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IRJET-Electroencphalogram Signals Classification using Gradient Boost Algorithm and Support Vector Machine

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International Research Journal of Engineering and Technology (IRJET)
e-ISSN: 2395-0056
Volume: 06 Issue: 11 | Nov 2019
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ELECTROENCPHALOGRAM SIGNALS CLASSIFICATION USING GRADIENT
BOOST ALGORITHM AND SUPPORT VECTOR MACHINE
Ajao, T.A1, Oyewole, A.O2, Ojo, O.S3, Amore, T.O4, Amusan, D.G5 and Olabode, A.O6
1,2,4Researcher,
Federal Institute of Industrial Research Oshodi (FIIRO), Nigeria.
Scholar, Ladoke Akintola University of Technology, Ogbomoso, Nigeria.
5E-Tutor, LAUTECH Open and Distance Learning Center, Ogbomoso, Nigeria.
3,6Research
-----------------------------------------------------------------***----------------------------------------------------------------Abstract - Automatic diagnosis of epilepsy seizure from Electroencephalogram (EEG) has been an active research in the
field of biomedical science. A significant amount of classification of Electroencephalogram (EEG) signal have been proposed in
recent researches; most of which achieved a very promising performance but are characterized by high false positive rate and
limited by being computationally intensive. This research carried out a comparative analysis of the performance evaluation of
Extreme Gradient Boost Algorithm and Support Vector Machine for the classification of epileptic seizures in human
electroencephalogram (EEG). This research revealed that the XGBoost Algorithm outperformed SVM model in the
classification of an EEG signal.
Keywords- Extreme Gradient Boost, Support Vector Machine, Electroencephalogram (EEG)
1.
INTRODUCTION
In recent time, a lot of effort has been directed toward the application of computer analysis of the bio-electric signals of the
human system. Several ill health conditions in man can be detected from the evaluation of the electrical signals with the body,
some of the important bio-electric signals in the human system include those responsible for the heartbeat, brain signal and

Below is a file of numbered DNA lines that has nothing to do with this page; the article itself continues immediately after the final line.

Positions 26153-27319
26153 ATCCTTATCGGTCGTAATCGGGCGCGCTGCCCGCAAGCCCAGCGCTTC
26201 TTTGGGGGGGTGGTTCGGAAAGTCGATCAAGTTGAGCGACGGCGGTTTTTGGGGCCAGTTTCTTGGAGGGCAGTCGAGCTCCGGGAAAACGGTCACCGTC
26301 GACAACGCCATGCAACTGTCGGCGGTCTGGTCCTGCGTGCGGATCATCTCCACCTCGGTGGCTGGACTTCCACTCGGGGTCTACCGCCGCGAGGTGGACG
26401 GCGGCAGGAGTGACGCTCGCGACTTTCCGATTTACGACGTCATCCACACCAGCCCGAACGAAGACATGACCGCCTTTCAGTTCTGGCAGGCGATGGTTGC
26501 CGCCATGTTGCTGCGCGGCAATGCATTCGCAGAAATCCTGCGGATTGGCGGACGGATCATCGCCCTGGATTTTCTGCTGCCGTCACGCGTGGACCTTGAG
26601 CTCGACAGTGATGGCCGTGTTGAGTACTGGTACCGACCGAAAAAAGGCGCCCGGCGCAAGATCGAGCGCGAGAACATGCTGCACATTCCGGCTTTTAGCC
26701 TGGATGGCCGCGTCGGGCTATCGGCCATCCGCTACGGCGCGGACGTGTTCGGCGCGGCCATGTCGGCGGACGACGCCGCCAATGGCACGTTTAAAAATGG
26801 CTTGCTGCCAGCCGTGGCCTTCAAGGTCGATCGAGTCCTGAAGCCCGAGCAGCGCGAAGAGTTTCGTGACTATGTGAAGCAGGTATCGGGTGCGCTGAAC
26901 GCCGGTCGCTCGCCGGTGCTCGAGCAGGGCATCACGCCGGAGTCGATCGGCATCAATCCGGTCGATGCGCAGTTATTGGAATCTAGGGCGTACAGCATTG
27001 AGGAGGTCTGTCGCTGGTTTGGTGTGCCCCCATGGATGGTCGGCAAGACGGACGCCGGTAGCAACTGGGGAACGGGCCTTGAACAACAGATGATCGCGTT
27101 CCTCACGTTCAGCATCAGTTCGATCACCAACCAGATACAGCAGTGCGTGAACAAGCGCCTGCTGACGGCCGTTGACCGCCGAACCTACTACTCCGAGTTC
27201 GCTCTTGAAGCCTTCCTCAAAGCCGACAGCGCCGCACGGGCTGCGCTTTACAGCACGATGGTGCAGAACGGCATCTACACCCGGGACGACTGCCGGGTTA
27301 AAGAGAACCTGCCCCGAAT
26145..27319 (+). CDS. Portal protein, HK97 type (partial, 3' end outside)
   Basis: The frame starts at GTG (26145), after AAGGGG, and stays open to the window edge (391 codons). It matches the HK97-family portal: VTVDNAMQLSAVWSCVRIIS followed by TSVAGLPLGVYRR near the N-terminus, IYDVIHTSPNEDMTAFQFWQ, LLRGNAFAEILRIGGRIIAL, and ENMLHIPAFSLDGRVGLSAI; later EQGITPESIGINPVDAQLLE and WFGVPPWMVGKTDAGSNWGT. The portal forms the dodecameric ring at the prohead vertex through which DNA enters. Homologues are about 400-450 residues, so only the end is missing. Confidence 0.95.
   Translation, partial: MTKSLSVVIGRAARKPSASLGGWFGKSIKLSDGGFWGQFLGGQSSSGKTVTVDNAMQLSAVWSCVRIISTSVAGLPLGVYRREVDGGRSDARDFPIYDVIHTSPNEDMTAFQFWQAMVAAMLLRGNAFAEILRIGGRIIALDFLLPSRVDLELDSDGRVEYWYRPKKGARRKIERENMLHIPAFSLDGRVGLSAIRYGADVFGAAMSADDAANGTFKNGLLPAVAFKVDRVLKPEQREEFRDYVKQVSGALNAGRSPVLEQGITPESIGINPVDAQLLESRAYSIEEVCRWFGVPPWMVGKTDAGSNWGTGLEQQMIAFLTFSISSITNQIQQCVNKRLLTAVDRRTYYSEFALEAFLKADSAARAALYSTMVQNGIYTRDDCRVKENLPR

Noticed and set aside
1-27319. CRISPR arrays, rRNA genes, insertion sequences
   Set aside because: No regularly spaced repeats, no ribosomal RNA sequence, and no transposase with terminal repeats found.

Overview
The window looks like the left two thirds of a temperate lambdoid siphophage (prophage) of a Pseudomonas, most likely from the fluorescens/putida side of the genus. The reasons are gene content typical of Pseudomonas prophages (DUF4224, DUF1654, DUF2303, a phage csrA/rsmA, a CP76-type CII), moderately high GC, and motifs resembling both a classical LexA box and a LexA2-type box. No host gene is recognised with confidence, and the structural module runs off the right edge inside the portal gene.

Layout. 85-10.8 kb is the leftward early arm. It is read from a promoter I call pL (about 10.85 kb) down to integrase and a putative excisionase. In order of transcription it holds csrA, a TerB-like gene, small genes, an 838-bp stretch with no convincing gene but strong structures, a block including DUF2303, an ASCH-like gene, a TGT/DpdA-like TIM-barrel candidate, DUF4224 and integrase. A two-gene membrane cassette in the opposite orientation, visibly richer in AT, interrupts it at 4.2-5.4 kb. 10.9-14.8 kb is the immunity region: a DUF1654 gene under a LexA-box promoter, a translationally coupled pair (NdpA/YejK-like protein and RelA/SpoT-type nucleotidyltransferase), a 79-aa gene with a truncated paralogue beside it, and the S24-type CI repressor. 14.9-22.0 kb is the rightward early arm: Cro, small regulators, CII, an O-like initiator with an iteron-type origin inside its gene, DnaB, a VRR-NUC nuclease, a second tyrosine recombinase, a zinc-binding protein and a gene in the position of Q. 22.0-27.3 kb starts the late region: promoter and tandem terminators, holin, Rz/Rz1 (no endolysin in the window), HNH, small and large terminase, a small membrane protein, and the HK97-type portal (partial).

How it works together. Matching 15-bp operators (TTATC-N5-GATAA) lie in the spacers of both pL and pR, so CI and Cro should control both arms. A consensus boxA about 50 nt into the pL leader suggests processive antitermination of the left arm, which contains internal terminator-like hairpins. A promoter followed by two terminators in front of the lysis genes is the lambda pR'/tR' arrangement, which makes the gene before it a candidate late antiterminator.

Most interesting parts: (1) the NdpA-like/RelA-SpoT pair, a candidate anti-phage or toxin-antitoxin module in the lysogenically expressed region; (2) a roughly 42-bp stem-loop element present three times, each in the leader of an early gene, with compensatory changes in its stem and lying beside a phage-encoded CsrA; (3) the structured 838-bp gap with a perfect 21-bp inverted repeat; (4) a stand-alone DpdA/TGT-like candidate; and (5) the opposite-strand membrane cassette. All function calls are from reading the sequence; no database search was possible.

those in the central nervous system. However, the breakthrough in soft computing and artificial intelligence has improved the
development of more effective classification, diagnostic techniques and improvements in treatment methodologies (Tzallas, et
al., 2012). Soft computing technique has helped in extracting and classifying bio-signal such as Electromyography (EMG),
electroencephalogram (EEG), Electrooculography (EOG) and electrocardiogram (ECG) in order to detect or treat the ailment.
Different methods and techniques have been developed for detecting and classifying the electroencephalogram (EEG) as either
normal or epileptic. However, complete visual analysis of EEG signal is very difficult, hence, automated means of detection is
essential.
Epilepsy is characterized by sudden recurrent and transient disturbances of perception or behaviour resulting from
excessive synchronization of cortical neuronal networks. Epileptic seizures are divided by their clinical manifestation into
partial or focal, generalized, unilateral and unclassified seizures (Tzallas, Tsipouras, and Fotiadis, 2009). The use of
classification systems in medical diagnosis has increased significantly. There is no doubt that evaluation of data taken from
patients and decisions of experts are the most important factors in diagnosis. Classification systems help to minimize possible
errors that can be done because of a fatigued or inexperienced physician. Automated diagnostic systems have been applied to
a variety of medical data, such as electrocardiograms (ECGs), electromyograms (EMGs), electroencephalograms (EEGs),
ultrasound signals/images, X-rays, and computed tomographic images (AlZubi, Islam and Abbod, (2011). This research
focuses on the comparative analysis of extreme gradient boost and support vector machine in the detection and classification
of an EEG as either epilepsy seizure or non-epilepsy seizure for effective management of a patient suffering from epilepsy
seizure.